Thursday, December 1, 2011

Want a Job as a Spy? Start with a Code Cracking Quiz! (UPDATED)

UK - No longer content with simply approaching the brightest from the universities of Oxford and Cambridge, intelligence agency GCHQ has launched a code-cracking competition to attract new talent.

Knowing what this is might help.
The electronic surveillance organisation, the UK Government Communications Headquarters, is asking potential applicants to solve a code posted on a website.

It will direct potential candidates to the competition, hosted on an anonymous website, via sites such as Facebook and Twitter.

If the layers of code it has set are cracked, applicants will be presented with a keyword to enter into a form field. They will then be re-directed to the GCHQ website, where hopefuls will find details of the types of roles which could reflect their skills.

The aim is to attract candidates who might not apply through more conventional channels. (more)

A simple Google search unlocks the supposedly secret completion page to GCHQ's code-cracking competition.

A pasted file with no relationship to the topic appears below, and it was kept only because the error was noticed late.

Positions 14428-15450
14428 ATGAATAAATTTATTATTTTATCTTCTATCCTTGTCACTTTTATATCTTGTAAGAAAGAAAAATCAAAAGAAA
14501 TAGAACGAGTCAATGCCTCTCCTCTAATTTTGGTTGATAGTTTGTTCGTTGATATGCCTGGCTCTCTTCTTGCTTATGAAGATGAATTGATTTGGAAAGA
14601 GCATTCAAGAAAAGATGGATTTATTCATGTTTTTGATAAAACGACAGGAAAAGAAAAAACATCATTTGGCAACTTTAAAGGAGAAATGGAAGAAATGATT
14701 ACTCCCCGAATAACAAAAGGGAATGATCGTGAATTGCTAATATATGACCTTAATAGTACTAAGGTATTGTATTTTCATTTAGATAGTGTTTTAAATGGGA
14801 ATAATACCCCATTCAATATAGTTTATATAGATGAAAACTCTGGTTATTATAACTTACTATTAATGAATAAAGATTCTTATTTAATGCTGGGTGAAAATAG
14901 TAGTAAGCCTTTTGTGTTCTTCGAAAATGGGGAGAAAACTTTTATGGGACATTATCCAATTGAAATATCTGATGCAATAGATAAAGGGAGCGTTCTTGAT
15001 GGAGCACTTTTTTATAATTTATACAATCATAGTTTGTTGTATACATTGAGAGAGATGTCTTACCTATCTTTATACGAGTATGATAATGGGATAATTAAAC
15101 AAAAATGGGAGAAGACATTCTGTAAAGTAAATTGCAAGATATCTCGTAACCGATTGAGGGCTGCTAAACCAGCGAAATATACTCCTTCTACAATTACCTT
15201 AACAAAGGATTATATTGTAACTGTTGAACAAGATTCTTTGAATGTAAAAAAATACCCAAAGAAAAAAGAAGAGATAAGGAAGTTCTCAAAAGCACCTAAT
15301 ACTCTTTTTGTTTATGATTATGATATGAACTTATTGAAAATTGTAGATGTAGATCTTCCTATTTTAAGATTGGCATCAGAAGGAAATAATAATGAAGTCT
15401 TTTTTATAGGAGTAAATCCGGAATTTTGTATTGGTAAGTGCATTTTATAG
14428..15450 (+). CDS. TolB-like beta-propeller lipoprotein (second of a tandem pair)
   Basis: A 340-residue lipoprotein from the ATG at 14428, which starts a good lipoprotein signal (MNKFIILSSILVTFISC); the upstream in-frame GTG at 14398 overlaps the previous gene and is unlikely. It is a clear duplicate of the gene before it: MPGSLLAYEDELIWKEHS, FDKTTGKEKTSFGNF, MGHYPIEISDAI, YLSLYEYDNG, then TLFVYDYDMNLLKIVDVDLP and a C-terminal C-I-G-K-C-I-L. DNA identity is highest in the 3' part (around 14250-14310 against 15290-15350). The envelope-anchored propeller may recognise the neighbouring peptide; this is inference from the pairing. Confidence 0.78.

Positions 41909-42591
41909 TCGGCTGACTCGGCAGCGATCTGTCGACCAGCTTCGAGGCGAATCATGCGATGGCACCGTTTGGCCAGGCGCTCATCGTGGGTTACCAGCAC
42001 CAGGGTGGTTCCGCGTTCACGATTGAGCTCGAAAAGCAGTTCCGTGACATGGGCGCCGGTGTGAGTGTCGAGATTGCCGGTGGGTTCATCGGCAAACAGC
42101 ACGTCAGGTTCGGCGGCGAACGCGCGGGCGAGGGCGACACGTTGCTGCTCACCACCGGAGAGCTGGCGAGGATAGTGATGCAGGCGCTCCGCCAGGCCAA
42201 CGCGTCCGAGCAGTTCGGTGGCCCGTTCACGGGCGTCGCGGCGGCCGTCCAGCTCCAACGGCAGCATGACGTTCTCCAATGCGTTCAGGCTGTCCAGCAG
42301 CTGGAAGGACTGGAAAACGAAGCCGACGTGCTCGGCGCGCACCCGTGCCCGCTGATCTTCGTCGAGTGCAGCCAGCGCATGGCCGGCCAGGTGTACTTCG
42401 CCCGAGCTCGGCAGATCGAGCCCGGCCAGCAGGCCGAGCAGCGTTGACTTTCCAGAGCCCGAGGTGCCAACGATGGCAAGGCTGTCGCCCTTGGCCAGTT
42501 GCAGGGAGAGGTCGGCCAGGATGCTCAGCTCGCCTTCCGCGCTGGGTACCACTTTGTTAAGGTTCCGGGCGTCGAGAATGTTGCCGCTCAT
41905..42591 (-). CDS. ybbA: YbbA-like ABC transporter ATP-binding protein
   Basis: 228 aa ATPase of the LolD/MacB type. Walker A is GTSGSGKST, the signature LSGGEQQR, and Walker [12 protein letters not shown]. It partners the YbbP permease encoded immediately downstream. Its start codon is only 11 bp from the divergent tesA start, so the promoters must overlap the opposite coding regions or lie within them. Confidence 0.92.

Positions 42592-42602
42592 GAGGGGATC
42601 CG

The signals snooping agency launched a codebreaking competition this week, promoted via social networks, that aimed to find would be code breakers that conventional recruitment efforts might miss. The challenge involved making sense of a 16x10 grid of 8-bit hexadecimal numbers to figure out a password, and then developing a virtual machine to execute code that would lead to the final page.

Puzzle-solvers had 10 days to crack the codes. However instead of solving this puzzle, which was not trivial to conquer, at least if some of the emails we've received are any guide, the completion page could be reached via a simple Google search.


"All it takes to find the page is to use the site: command in Google, as the 'Can You Crack It?' webmaster seemingly didn't hide the success page from search engines," Graham Cluley of net security firm Sophos explains. (more)